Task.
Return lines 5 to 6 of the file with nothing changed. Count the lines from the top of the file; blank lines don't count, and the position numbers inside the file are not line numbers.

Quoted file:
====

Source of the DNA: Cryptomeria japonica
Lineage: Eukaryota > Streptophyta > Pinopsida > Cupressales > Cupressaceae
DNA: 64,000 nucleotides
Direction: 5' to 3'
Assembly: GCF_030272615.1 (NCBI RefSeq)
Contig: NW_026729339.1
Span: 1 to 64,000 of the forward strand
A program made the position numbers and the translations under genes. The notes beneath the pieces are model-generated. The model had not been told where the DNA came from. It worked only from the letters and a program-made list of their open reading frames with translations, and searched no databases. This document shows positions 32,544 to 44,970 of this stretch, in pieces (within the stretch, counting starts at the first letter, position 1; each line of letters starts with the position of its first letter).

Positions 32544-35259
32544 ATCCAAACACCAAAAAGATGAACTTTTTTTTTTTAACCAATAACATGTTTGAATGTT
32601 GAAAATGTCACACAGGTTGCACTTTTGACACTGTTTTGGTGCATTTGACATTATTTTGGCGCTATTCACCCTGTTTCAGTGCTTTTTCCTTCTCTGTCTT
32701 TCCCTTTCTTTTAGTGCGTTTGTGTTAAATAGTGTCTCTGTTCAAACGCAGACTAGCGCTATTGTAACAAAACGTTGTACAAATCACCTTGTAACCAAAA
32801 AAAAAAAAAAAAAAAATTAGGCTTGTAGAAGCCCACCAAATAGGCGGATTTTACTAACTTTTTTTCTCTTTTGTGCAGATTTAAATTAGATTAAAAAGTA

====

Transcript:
Assembly: GCF_030272615.1 (NCBI RefSeq)
Contig: NW_026729339.1